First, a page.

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Monday, November 1, 2010

More Autumn Pics


There's always one ***hole in every crowd


Monday, October 25, 2010

Shooting In The Rain...

Shot from the inside; at the condensation on the window pane (we have double-layered windows)

Shot from the door at 70mm at a puddle with raindrops falling and hitting on it.

Raindrops falling onto and running down the back window of my dad's truck canopy.

All these shots were done close to home. However, I hope later on this week I can actually get out and shoot some stuff outside of the home during the rain.

Friday, October 8, 2010

A little Character to go along with my blog. my photographic ability is better than my "drawing" ability. Yes, I tend to lean towards stick figures and the like.


This pretty much portrays the author of this blog...

So enjoy.

Thursday, October 7, 2010

Wednesday, September 29, 2010

Love Photography; Love Life

The choice to become a photographer was a long and circuitous route for me. Most people imagine the life of a photographer to be "sandy beaches, hot women, and a glamorous lifestyle of fun in the sun snapping pictures and being catered to by the rich and famous, because of our talents". Well...maybe about 1% of all photographers have the luck to become that famous. For the rest of us, like me, photography is a long slog through the muck to earn a living.

Why do we do it if it's so hard to make a living? The main answer is that we "love what we do". If the love wasn't there, it wouldn't be worth the effort. My route took me through various jobs to figure out what it was that I loved about photography. I went through music school, real estate, various office jobs, building management, and finally serving behind the retail counter at London Drugs selling cameras. But what it all boiled down to was that I was happiest behind the viewfinder of a camera. If I can make my living out of being behind the viewfinder, that would make me the happiest guy in the world.

I haven't been to school for photography. In fact, most of what I've learned about photography came from hard work and experience shooting thousands of frames. In fact, digital was what made it possible for me to learn. If I had to learn on film cameras (such as were available back in the 80s), I would have thrown up my hands in defeat along with an "emptied" pocketbook." Nowadays it takes me maybe two or three frames to get the look that I'm looking for in an image. But that's because I've taken the time to shoot and learn what works for me and what doesn't. It was easier than spending money for a correspondence course or taking a 4 year degree program at Emily Carr. I know my f/stops and my shutter speeds and correlations between each. I worked with composition. You can read all the textbooks in the world, but the main aspect of the photography and learning about it is to go out and do it. That's what makes digital so great in my opinion. You have the capacity to learn, to experiment; to find out what works for you.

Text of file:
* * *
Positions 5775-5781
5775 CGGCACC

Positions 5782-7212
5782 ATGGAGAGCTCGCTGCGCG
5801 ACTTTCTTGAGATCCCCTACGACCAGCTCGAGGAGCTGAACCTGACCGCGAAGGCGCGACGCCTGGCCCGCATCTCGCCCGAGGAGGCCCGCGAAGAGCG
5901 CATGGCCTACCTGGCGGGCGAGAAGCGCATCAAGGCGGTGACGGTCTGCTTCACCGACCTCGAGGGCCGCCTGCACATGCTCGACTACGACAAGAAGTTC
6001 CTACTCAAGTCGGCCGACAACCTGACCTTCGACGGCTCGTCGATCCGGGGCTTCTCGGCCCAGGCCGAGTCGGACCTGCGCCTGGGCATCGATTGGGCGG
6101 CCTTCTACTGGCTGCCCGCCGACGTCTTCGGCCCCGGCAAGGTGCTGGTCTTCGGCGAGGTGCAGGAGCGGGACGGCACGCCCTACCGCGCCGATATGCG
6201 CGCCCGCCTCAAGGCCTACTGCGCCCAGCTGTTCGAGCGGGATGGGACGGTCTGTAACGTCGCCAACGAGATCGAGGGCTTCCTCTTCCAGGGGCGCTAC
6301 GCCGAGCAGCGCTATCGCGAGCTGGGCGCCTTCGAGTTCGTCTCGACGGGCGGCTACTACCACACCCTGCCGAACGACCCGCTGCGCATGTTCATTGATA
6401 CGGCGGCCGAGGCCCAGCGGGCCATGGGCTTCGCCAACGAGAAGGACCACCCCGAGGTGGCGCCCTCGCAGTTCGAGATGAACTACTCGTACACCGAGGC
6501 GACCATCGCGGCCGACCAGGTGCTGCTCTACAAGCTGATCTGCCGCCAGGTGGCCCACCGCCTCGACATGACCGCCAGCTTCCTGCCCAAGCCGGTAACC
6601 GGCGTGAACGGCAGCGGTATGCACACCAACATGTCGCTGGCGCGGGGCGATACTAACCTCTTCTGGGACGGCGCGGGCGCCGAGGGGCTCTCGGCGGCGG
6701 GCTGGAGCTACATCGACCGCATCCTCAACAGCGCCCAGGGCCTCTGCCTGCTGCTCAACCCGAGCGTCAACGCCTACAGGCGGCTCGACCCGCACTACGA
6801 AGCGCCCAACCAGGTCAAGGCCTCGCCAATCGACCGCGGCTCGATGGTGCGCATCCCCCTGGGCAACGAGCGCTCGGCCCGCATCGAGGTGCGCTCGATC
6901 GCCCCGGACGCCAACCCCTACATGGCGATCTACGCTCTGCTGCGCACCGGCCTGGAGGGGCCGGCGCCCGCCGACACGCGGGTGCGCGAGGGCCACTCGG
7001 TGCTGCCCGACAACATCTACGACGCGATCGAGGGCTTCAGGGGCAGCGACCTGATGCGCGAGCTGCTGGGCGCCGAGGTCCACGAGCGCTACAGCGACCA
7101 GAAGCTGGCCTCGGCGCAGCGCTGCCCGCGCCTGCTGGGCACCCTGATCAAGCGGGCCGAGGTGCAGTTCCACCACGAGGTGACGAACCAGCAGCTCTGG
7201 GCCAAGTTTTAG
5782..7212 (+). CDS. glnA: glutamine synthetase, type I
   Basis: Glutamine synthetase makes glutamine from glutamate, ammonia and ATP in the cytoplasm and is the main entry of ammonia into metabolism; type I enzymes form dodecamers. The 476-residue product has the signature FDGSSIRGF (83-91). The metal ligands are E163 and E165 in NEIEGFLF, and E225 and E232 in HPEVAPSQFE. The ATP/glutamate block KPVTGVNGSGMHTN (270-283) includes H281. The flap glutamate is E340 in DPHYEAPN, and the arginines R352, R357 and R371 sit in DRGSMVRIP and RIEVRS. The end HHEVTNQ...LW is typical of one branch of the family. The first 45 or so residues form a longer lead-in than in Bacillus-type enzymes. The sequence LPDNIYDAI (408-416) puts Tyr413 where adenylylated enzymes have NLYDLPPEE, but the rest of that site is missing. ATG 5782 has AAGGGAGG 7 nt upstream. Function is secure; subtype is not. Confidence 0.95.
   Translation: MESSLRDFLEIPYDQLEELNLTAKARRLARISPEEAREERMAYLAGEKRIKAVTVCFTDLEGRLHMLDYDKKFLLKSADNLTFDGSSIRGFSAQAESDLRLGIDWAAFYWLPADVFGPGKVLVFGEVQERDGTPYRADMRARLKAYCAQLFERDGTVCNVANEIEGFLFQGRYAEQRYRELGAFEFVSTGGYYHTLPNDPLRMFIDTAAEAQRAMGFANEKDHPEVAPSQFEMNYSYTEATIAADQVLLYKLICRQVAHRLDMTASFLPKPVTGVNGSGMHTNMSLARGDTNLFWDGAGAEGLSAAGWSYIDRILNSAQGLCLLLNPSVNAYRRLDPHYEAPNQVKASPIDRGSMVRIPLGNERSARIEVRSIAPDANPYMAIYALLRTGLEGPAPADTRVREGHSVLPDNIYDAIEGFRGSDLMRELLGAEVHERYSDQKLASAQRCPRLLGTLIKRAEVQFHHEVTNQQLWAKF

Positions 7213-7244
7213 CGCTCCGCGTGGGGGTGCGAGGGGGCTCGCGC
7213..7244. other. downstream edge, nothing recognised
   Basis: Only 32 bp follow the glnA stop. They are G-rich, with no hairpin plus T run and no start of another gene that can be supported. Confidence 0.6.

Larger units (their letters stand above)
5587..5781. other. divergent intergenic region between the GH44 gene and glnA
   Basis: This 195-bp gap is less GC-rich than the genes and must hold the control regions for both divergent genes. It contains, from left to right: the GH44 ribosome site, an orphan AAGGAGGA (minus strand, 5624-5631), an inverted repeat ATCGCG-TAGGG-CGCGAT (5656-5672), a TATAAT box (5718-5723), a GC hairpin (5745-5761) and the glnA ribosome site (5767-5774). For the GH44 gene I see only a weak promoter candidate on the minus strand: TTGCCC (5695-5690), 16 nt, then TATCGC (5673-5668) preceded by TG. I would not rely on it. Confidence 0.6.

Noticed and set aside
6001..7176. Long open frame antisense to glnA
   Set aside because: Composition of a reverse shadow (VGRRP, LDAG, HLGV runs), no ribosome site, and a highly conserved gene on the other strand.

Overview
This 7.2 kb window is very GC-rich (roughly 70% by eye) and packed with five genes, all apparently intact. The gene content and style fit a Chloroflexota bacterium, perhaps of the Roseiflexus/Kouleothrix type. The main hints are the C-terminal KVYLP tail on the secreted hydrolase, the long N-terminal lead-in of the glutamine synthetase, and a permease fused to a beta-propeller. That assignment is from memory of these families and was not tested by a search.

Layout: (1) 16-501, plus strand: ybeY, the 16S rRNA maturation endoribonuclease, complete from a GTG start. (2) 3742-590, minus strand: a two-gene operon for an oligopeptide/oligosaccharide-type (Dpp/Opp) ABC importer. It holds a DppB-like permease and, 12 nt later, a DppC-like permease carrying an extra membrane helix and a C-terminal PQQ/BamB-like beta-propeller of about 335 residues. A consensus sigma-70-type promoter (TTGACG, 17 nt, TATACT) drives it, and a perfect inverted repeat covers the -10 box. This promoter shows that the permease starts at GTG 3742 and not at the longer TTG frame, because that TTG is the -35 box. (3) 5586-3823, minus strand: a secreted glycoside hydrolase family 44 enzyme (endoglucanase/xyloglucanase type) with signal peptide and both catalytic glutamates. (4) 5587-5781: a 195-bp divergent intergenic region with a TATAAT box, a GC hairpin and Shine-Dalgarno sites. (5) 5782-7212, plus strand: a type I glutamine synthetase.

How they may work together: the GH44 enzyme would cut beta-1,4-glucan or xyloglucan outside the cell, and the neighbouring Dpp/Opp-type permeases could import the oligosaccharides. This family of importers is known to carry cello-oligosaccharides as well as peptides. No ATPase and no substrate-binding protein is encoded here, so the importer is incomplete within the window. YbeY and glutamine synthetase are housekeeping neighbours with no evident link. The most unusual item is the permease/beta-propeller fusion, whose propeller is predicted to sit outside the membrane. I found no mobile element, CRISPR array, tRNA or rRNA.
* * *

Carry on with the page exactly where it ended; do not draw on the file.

Would I go back to film? Sure. Now that I have a handle on what I'm doing and know how to get a proper exposure in-camera. But then again, with film, I'd probably end up sending it to a pro-lab for output and maybe with consultation, I'll get it looking the way I wanted it output as if I had used a darkroom for it. I've considered getting a film SLR however that is pretty low on my list of priorities right now.

I'm staying away from weddings, despite the fact that they are the prime money-makers in this business. I prefer portraiture, wildlife, landscapes and aviation as my primary genres in photography. Though they don't make as much money, those genres are what fulfills my spirit and makes me happy to be breathing. There's nothing like getting up at 5:00 in the morning, and trudging out to a vantage point to catch the morning sunrise and the dew on the grass billowing up in the heat of the first rays of the sun catching the moisture and evaporating it. That's what makes you realize what it is that you're living for.

I'm not a gearhead, though my "photography bible" is my Nikon lens catalog. I prefer to get out there and shoot. That's what is pleasurable about "holding a camera" is the ability to focus on what it is that is visible TTL (through the lens). It doesn't matter what lens I'm holding, whether it be my 50 f/1.8, 18-70mm f/3.5-4.5 or my pro-glass 70-200mm f/2.8 VRII. It's what I see through my lens that is on my mind the most.